Capital Commentary is the weekly current-affairs publication of CPJ, written to encourage the pursuit of public justice.

Our Last Pre-emptive War?

Steven Meyer


March 8, 2004

In the National Security Strategy (NSS) published in September 2002, the Bush administration lays out its justification for pre-emptive and preventive war. Stunned by the tragedy of 11 September 2001, the administration promised that we would never again be caught flatfooted by a terrorist attack or threatened by a "rogue" state. Iraq was the first full-scale test of that doctrine.

Exclusive of so-called "surgical strikes" that were typical of the Clinton administration, Iraq is likely to be the last pre-emptive or preventive war—at least for a very long time. There are three major reasons for this.

First, our military, especially the Army, is stretched very thin. Because of deployments to Iraq, Afghanistan, Korea, the Balkans, and dozens of other places around the world, we will not have the capacity—in terms of both manpower and equipment—to engage in another Iraq-type operation any time soon. For example, between January and March, eight and a half of our 10 Army divisions have been or will be in transit to and from Iraq. Moreover, we have dug deeply into the most critical units in the reserves and National Guard, causing very serious retention and reenlistment problems in these units as well as the Army itself—especially for troops returning from Iraq. One Pentagon source argues that National Guard retention rates will drop by nearly 10 percent over what they normally are.

Second the role of intelligence, or more accurately, the administration's use of intelligence, has been dealt a serious blow. Arguably, the administration's decision to go to war with Iraq was made independently of conclusive intelligence, and intelligence was sought afterward to support that decision. The absence of weapons of mass destruction and the lack of any clear connection to Al Qaeda—the two most important arguments for going to war—have left the administration with a devastating credibility problem. Although the administration is trying to make the best of a bad situation, the interaction between intelligence and the policy process is now so discredited that it would be very difficult to persuade Congress, prospective allies, and the American public of another "imminent" threat.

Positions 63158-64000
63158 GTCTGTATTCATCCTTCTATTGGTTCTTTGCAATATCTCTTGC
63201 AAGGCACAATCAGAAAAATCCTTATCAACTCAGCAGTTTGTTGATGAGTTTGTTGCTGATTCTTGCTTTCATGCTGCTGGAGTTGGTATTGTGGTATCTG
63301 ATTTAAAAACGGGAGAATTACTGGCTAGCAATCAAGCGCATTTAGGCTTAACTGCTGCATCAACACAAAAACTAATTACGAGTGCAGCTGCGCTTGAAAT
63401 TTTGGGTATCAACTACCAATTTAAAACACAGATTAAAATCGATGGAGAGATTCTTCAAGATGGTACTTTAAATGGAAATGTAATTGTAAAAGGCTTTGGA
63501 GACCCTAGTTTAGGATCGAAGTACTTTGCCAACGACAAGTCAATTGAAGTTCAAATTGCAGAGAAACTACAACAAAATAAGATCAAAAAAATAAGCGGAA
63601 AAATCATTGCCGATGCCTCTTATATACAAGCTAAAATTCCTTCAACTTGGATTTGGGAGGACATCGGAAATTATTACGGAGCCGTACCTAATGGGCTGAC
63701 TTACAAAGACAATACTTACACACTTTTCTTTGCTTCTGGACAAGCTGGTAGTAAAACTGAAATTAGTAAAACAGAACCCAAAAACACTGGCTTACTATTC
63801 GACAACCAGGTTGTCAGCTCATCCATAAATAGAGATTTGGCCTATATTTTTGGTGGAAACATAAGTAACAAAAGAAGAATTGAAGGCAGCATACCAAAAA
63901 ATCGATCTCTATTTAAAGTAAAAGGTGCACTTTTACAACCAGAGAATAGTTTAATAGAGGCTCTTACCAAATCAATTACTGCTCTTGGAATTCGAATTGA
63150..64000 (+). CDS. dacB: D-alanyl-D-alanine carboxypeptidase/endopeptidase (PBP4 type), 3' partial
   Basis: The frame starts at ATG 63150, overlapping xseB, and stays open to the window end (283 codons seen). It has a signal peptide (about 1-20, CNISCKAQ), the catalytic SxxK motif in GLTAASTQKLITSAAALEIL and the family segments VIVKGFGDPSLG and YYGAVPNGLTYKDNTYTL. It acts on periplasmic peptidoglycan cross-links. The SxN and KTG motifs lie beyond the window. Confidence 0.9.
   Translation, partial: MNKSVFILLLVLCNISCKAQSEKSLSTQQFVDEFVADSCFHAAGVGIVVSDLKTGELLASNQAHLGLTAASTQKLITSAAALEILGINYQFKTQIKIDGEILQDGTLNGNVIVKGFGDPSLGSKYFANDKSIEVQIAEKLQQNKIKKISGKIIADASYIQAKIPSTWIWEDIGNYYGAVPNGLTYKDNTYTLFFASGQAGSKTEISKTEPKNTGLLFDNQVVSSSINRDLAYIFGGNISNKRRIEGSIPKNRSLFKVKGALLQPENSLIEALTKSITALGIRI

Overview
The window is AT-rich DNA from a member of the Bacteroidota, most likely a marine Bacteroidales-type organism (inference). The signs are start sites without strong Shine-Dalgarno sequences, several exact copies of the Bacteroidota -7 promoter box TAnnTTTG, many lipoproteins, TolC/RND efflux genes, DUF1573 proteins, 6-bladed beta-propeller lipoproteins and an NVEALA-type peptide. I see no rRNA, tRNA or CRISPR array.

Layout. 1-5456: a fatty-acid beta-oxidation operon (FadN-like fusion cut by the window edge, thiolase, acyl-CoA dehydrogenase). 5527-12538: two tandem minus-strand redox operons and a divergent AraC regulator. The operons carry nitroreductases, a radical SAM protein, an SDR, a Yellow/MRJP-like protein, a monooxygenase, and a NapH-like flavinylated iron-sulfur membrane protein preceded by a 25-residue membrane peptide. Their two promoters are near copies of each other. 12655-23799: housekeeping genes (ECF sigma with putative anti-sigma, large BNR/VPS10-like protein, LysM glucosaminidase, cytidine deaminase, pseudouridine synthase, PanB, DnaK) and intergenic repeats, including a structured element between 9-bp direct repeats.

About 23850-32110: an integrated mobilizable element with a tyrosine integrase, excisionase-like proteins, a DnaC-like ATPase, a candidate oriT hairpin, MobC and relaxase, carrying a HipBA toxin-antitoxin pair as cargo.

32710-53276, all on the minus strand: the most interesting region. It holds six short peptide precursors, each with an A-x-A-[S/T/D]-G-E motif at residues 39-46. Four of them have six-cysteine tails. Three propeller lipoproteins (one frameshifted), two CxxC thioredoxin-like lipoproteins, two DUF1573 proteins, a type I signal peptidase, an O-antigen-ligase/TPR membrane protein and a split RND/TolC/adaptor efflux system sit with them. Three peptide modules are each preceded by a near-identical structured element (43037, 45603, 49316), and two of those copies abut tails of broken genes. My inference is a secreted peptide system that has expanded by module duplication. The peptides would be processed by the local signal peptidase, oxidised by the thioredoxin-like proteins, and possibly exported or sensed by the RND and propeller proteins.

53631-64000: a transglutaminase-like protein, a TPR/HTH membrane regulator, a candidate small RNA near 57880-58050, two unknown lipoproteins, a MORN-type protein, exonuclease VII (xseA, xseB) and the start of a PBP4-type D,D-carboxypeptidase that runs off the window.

Third, and perhaps most important, the post-war environment in Iraq has been far different from what the administration hoped for and predicted. Despite administration assurances that we would be treated as liberators and that peace and stability would follow pretty quickly once Saddam was gone, the post-war environment (especially in the Sunni triangle) has been deadly and unstable. More than 500 U.S. troops and thousands of Iraqi's are dead, the possibility of civil war is real—especially if the Kurds, Shias, and Sunnis do not get what they want from a new political order. Everything from vital infrastructure to political and social institutions are so devastated that it will take years of U.S. occupation and hundreds of billions of dollars to establish an environment of "normalcy."

Moreover, terrorism against U.S. troops is likely to increase from Baathists and other disgruntled Iraqis as well as from outsiders. Even though Al Qaeda was not in Iraq before the war, they are there now. Iraq has become a "target-rich environment." If you want to kill Americans, Iraq is the ideal place to be.

Not only do these realities drain resources away from our fight against terrorism, they are likely to fatally undermine any extension of pre-emptive or preventive Iraq-type war in the future. If the administration thought it necessary to conduct major operations against, say, Iran or Syria or North Korea, it would be unable to do so because of its war against an Iraqi regime that was shown to have been absolutely no threat to the U.S.

—Steven E. Meyer, Professor of Political Science
    National Defense University

    (The views expressed in this article are those of the author and do not reflect the official policy or position of the National Defense University, the Department of Defense, or the U.S. government.)


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Capital Commentary is a weekly current-affairs publication of the Center for Public Justice. Published since 1996, it is written to encourage the pursuit of justice. Commentaries do not necessarily represent an official position of the Center for Public Justice but are intended to help advance discussion. Articles, with attribution, may be republished according to our publishing guidelines.”